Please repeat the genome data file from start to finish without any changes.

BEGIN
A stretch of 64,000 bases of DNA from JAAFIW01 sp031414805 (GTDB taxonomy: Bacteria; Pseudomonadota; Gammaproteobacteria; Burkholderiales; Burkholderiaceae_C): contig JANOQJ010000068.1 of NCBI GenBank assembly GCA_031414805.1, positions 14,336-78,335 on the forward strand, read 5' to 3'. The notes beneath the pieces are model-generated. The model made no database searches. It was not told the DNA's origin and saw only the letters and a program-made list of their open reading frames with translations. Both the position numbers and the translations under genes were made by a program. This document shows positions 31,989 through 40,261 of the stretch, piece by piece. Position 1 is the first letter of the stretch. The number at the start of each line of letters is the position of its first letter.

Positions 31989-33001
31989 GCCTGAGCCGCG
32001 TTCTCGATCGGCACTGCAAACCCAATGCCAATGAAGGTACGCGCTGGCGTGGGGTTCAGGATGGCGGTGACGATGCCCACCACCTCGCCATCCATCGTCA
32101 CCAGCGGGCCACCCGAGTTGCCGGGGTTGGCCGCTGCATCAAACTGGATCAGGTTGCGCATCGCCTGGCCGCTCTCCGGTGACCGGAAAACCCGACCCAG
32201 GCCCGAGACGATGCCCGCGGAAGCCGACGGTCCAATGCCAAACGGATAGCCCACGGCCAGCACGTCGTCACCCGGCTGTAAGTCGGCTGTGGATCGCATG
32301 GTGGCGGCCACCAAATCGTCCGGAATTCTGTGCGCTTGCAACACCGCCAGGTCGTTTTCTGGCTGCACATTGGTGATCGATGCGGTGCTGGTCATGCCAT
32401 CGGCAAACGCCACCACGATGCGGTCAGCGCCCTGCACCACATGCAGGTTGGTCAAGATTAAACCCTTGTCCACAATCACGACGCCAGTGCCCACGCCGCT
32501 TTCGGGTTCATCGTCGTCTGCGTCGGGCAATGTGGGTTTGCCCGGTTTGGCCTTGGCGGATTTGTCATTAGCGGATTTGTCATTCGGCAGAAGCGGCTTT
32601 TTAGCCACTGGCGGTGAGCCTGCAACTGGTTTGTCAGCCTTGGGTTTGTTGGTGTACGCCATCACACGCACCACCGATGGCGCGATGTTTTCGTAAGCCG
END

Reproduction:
A stretch of 64,000 bases of DNA from JAAFIW01 sp031414805 (GTDB taxonomy: Bacteria; Pseudomonadota; Gammaproteobacteria; Burkholderiales; Burkholderiaceae_C): contig JANOQJ010000068.1 of NCBI GenBank assembly GCA_031414805.1, positions 14,336-78,335 on the forward strand, read 5' to 3'. The notes beneath the pieces are model-generated. The model made no database searches. It was not told the DNA's origin and saw only the letters and a program-made list of their open reading frames with translations. Both the position numbers and the translations under genes were made by a program. This document shows positions 31,989 through 40,261 of the stretch, piece by piece. Position 1 is the first letter of the stretch. The number at the start of each line of letters is the position of its first letter.

Positions 31989-33001
31989 GCCTGAGCCGCG
32001 TTCTCGATCGGCACTGCAAACCCAATGCCAATGAAGGTACGCGCTGGCGTGGGGTTCAGGATGGCGGTGACGATGCCCACCACCTCGCCATCCATCGTCA
32101 CCAGCGGGCCACCCGAGTTGCCGGGGTTGGCCGCTGCATCAAACTGGATCAGGTTGCGCATCGCCTGGCCGCTCTCCGGTGACCGGAAAACCCGACCCAG
32201 GCCCGAGACGATGCCCGCGGAAGCCGACGGTCCAATGCCAAACGGATAGCCCACGGCCAGCACGTCGTCACCCGGCTGTAAGTCGGCTGTGGATCGCATG
32301 GTGGCGGCCACCAAATCGTCCGGAATTCTGTGCGCTTGCAACACCGCCAGGTCGTTTTCTGGCTGCACATTGGTGATCGATGCGGTGCTGGTCATGCCAT
32401 CGGCAAACGCCACCACGATGCGGTCAGCGCCCTGCACCACATGCAGGTTGGTCAAGATTAAACCCTTGTCCACAATCACGACGCCAGTGCCCACGCCGCT
32501 TTCGGGTTCATCGTCGTCTGCGTCGGGCAATGTGGGTTTGCCCGGTTTGGCCTTGGCGGATTTGTCATTAGCGGATTTGTCATTCGGCAGAAGCGGCTTT
32601 TTAGCCACTGGCGGTGAGCCTGCAACTGGTTTGTCAGCCTTGGGTTTGTTGGTGTACGCCATCACACGCACCACCGATGGCGCGATGTTTTCGTAAGCCG